Parents-children relationship can be tricky, emotionally damaging even in many cases. This is why March’s session of Ruang (Ny)Aman explored the topic “Relationship with Parents”, featuring Ita D. Azly, an Associate Family Psychologist at SAUH (Sahabat Satu Hati).
Ruang (Ny)aman is a monthly gathering and a platform for women to share their stories. The recent gathering took place on March 30, at Ke:kini in Cikini, Central Jakarta.
Felencia Hutabarat, Management Director of Ke:kini said feedbacks from the first session of Ruang (Ny)Aman in February showed that many people have problematic relationships with their parents.
“Parents often make plenty of demands to their children that conflict with the children’s views or values. So then the children question the extent to which they should follow the wishes of their parents, and what to do when they cannot fulfil their wishes,” Felencia told Magdalene.
At the event, psychologist Ita D. Azly explained some theories of psychology such as Genogram, which is a graphic representation of a family tree that displays detailed data on relationships among individuals. The other theory is Jendela Johari (Johari Window), a psychological technique founded by two prominent American psychologists, Joseph Luft and Harrington Ingham to help people better understand their relationship with themselves and others.
“You are alive. In this life we will faced various problems or challenges, but what we need to understand is we have options to solve them,” said Ita D. Azly.
“There are two ways we face our problems: flight or fight. If we choose flight, we only put the problems away temporarily and it will come back later on in our life. But if we choose to fight our problems, then we can solve it right then and there,” she said.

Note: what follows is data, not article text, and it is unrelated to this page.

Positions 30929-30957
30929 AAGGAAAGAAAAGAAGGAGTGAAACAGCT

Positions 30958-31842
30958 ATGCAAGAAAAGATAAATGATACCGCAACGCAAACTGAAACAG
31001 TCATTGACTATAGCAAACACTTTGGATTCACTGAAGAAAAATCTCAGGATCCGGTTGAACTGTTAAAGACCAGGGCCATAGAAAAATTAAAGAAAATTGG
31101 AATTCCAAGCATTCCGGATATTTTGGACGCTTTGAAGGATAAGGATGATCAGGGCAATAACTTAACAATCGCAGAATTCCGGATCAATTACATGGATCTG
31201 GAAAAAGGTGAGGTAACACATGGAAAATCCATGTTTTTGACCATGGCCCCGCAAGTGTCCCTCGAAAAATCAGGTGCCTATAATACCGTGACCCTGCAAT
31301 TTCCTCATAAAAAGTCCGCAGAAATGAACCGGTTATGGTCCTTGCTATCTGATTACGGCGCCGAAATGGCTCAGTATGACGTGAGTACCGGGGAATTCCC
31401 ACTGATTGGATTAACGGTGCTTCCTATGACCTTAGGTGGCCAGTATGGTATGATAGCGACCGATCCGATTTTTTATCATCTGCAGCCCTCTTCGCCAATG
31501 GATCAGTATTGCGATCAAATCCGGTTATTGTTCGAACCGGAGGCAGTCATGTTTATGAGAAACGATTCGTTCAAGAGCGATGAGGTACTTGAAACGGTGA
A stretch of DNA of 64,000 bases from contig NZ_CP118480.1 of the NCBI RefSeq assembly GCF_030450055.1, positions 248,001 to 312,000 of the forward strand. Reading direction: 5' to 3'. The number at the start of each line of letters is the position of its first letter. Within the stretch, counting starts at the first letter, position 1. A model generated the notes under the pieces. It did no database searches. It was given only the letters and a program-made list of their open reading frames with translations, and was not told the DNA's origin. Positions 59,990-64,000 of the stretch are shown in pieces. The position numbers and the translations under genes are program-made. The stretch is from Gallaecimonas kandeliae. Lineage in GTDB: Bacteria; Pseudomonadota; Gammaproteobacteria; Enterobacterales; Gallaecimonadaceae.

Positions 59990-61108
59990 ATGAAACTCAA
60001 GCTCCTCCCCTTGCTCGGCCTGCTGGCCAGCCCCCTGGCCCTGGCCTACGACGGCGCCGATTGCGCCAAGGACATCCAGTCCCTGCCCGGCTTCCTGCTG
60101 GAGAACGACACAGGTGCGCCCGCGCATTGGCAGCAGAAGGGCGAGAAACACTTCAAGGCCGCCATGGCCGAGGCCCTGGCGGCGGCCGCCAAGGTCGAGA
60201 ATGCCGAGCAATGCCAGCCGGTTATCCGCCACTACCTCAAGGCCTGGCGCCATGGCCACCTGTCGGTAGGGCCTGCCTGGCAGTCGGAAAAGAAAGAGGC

She also said that the most important thing is that we need to be aware of ourselves, and we need to accept the fact that it is a part of our path towards maturity, and, ultimately, we can be better prepared in our actions.
“One of the useful lessons I got from today’s session is I can share my thoughts while being educated. I also feel that Ruang (Ny)Aman gives me some new perspectives and more rational reasoning to solve my problems,” said Kezia, one of the attendees.
In her closing, Ita emphasized the need to appreciate ourselves. Whatever happens, we have made efforts, which shows that we want change to improve the situation. The best way to look at it is to see the problem as a blessing in disguise, she said.
The next session of Ruang (Ny)Aman #3 will be discussing the topic of body image. If you want to participate in Ruang (Ny)Aman next event, you can check out Magdalane’s social media accounts.
Camely Arta is undergraduate student majoring in Management. She spends way too much of her time binge-watching on Netflix, and takes pleasure in Mexican food occasionally.
Read Camely’s piece on a new online platform to help people with mental health issues.